“Selling God” or Doing Church Well?
June 4, 2014
So about a week ago, UU’s were buzzing about the article “Selling God” in Boston Magazine: http://www.bostonmagazine.com/news/article/2014/05/27/unitarian-universalism-selling-god/
I chose not to share it because it made me pretty uncomfortable, and I felt like it required a longer and more thoughtful response than I could offer on Facebook.
The article describes an attempt to “re-brand” Unitarian Universalism with the help of professional marketing consultants. Pointing to a decline in numbers, the author implies that religion, itself, has become a ‘bad brand,’ and shares the attempts of recent seminary graduates to be religious in new, experimental ways, as well as the work done by UUA leadership to create a new logo and, perhaps, a new slogan for our faith.
Several other UU bloggers were faster off the starting blocks than I was. The Rev. Tom Schade at “The Lively Tradition” (http://www.tomschade.com/2014/05/the-thanklesstask-of-re-branding.html) and the Rev. Cynthia Landrum (http://revcyn.blogspot.com/2014_05_01_archive.html) both shared their responses and reactions. Sometimes I wait a while to see if what I have to say is going to be said by someone else. So far, I haven’t seen it.
Here’s the thing. I am an institutionalist, and will likely embrace whatever logo, slogan or ‘branding’ they come up with– mostly because I don’t think it’s going to make that much difference one way or the other. What drives growth isn’t advertising, or slogans, or cool logos. That might get people through the doors, but it doesn’t lead them to stay.
People stay when they find what they need.
Media coverage being what it is, I have hopes that the conversation which the article reports on isn’t really about marketing strategy, but an attempt by our national leaders to thoughtfully discern what people need from us as a faith. It’s good and appropriate for the folks at headquarters to be asking the question, “Who does the world need us to be” on a bigger scale. Meanwhile, every congregation needs to ask itself “Who does our community need us to be?”
The folks who have joined the congregation I serve in the past two years talk about appreciating the music, the sense of community, and the way we step up to the plate and work to make the town we live in better for everybody. They appreciate the fact that we give our plate offering away to local organizations, write letters to the editor, show up at demonstrations and forums, and generally live our values in the wider world.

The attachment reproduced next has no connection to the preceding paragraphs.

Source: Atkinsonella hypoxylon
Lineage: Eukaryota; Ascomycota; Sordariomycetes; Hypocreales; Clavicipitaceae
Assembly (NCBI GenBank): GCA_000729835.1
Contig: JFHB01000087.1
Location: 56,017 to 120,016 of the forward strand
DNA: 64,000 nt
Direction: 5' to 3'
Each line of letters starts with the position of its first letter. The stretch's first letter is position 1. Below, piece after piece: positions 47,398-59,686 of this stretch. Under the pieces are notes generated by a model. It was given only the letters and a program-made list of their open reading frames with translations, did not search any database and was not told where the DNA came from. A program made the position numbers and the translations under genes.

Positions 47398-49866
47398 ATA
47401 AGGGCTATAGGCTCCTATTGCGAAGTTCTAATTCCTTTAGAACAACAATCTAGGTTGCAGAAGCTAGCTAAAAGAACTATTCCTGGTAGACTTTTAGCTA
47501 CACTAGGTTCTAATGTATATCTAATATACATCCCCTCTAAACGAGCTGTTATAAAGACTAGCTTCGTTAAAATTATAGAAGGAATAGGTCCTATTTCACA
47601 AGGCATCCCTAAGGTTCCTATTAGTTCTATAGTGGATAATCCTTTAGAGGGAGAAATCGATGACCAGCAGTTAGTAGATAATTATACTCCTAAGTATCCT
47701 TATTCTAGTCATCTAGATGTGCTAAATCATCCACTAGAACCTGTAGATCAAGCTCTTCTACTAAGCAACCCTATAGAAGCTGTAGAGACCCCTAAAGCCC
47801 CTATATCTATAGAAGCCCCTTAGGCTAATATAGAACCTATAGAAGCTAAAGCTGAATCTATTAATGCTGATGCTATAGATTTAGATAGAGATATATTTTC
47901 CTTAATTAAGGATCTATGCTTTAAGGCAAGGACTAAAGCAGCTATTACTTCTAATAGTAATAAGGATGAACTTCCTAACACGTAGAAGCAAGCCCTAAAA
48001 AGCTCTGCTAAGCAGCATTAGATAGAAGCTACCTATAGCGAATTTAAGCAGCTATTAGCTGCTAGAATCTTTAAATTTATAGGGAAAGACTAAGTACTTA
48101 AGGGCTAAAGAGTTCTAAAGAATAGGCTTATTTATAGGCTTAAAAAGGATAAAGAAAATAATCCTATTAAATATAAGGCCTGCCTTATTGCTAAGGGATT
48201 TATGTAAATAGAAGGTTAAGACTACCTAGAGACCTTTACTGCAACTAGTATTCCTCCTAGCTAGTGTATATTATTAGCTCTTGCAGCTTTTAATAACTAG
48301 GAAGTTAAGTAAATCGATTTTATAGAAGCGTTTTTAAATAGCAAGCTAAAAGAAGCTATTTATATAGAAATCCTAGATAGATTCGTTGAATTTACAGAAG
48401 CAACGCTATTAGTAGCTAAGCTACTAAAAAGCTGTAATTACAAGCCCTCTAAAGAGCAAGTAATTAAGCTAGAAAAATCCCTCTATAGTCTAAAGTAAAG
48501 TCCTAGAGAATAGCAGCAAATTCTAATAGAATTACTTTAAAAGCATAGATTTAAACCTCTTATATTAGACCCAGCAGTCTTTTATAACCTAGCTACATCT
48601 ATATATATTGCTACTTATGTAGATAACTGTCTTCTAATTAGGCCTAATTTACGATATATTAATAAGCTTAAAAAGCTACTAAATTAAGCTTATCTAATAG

My folks are proud of the way we accept a wide variety of beliefs and choices, and don’t judge one another. They like having support in being good parents and good people. One member says she comes on Sunday for her “hit” of good energy, inspiration, and love.
In other words, people are looking for places to be healthy, kind, human, and aware together. In a time when any number of things are falling apart, our job is to hold on to what is good and valuable in religion and the wider culture, and to lift those things up, sort of like finding jewels or time capsules in the rubble of building that is being demolished. The world needs us to be honest and real, and to respond compassionately and pastorally to the challenges of being alive in this era.
Several of the folks who have found a home at our congregation report leaving other congregations, unhappy about conflict, dysfunction, and having to deal with people who don’t practice what they preach. And yes, some have complained about former ministers; apparently, we have some mediocre ministers in our denomination. I believe that the folks at the UUMA are working hard to provide resources to help with that.
There is a strand of UU lay identity that comes across as, “This is a church where I can do whatever I want, and no one can call me on it.” This is not attractive. There’s an equally unattractive strand of UU clergy identity that is defensive and unwilling to do the work necessary to answer our calling with skill and excellence. I had to pluck that strand out of my own identity, so I know how difficult it can be. These are deep issues that won’t be impacted at all by the work with the marketing consultants. Until we address them, our numbers will continue to decline- so perhaps another question worth asking would be, “How do we hold both dysfunctional congregations AND mediocre ministers accountable?”
I say this as the (I hope) non-mediocre minister of a healthy congregation. We are not in decline; quite to the contrary, the place feels alive and vibrant, and we’re starting to have crowding problems in the sanctuary on Sunday. Not only that, but a large portion of our new members are Millenials, who seem to appreciate our fairly traditional protestant-type worship service. It’s not that I don’t appreciate experimentation and new forms of religious gathering. When it comes to healthy religious community, the more the better. But I am saying that it’s the function, and not the form, that matters.
We need to stop focusing on growth and just do church well. Do community well. Do worship well. Do religious education well. Do social justice work well. Do governance and stewardship well. Do fun well. Do church well, and people stick around. They want to be a part of something that works and feels good and makes a difference.